Source: Social Radar (Note: data for March 2011 is for half of month.)

But it’s also interesting to see the declining volume of Enterprise 2.0 conversations, while Social CRM is flat and Social Business is clearly on the rise. Skeptical? Then consider another source which shows the same thing: Google Trends.

I must confess I’m happy to see this, because I’ve always believed that the endgame for social media in business must include both employees and customers as part of an integrated strategy. Maybe it’s starting to happen, or it could just be a sign that the Enterprise 2.0 fan club is abandoning ship to hype Social Business instead.

Dr. Phil on social media

In any case, these trends don’t answer the question about how people feel about these terms. In the following charts you can see positive and negative sentiment on all three terms, for both the web at large and Twitter (on commonly used hashtags). Only posts that have some kind of sentiment (positive, negative, or mixed) are included in the analysis.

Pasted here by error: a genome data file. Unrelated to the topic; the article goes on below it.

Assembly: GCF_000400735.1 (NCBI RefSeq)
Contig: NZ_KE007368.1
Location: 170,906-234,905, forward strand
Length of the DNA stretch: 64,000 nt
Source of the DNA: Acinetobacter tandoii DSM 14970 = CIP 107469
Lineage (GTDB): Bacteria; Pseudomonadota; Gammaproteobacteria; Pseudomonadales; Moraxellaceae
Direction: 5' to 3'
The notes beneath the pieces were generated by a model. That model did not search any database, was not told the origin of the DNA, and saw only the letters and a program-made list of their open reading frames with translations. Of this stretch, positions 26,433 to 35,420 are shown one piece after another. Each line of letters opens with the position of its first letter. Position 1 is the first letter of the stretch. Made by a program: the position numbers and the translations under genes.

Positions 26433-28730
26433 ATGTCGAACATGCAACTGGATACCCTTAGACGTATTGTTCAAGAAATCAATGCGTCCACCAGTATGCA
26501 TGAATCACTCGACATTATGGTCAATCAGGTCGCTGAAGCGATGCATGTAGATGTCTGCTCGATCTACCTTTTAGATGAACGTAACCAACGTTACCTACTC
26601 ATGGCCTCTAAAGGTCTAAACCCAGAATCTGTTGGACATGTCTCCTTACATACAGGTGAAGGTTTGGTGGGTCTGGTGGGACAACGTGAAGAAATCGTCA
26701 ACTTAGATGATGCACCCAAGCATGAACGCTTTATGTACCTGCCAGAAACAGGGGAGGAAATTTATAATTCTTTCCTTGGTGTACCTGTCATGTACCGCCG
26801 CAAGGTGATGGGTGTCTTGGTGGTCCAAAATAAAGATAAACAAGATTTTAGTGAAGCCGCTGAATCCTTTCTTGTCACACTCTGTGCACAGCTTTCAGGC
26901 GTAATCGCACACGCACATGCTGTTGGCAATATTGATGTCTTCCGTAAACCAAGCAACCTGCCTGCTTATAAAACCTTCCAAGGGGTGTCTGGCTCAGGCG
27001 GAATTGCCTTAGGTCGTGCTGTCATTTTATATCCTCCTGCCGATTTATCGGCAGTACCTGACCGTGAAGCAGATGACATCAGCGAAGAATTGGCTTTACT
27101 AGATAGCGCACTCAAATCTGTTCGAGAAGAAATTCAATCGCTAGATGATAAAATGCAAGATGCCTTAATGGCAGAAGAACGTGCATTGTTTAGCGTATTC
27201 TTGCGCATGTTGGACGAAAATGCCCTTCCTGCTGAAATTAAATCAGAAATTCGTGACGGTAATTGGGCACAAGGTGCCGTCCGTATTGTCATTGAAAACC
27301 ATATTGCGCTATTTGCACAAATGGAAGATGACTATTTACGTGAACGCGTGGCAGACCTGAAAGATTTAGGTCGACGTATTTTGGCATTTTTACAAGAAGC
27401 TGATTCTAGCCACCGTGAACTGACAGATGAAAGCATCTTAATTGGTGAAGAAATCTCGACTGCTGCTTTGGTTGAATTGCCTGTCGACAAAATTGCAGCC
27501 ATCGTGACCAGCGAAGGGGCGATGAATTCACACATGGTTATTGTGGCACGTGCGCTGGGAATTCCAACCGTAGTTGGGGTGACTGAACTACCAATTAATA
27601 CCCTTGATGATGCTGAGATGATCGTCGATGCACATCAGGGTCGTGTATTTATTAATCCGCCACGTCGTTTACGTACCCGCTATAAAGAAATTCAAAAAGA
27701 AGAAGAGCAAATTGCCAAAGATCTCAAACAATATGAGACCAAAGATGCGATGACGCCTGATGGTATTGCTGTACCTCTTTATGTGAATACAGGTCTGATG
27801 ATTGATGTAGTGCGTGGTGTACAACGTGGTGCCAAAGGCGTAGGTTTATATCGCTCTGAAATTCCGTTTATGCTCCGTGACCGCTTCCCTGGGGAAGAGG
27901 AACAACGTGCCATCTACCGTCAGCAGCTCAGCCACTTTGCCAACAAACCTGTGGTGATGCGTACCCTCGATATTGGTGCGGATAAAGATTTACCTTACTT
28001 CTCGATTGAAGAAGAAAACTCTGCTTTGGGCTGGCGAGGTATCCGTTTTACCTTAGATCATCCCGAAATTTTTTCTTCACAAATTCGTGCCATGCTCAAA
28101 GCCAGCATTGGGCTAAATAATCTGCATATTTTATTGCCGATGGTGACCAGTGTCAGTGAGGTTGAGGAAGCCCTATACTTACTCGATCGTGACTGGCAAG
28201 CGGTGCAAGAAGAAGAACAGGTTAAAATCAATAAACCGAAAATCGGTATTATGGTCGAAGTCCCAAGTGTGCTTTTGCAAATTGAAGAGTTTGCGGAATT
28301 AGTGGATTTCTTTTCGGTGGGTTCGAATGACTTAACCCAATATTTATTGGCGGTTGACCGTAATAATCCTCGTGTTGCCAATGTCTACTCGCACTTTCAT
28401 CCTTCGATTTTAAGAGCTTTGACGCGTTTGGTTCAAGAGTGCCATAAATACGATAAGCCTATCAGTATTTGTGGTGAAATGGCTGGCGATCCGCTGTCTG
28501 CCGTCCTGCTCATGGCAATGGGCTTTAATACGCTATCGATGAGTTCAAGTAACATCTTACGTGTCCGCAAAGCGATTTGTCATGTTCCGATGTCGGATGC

Source: Social Radar

In all three cases, the positive sentiment runs 80-85% and the negative around 15%. All three terms are fostering happy talk on the web and in social networks, with relatively rare negative commentary.

Reward thought diversity, not conformity

Of course, maybe it’s the case that social media only has upside. There’s no downside, only naysayers who don’t “get it.” Then again, if you’re interested in becoming a true Social Business success story and would like to avoid repeating the sins of CRM, make sure you include critical thinkers in your project teams.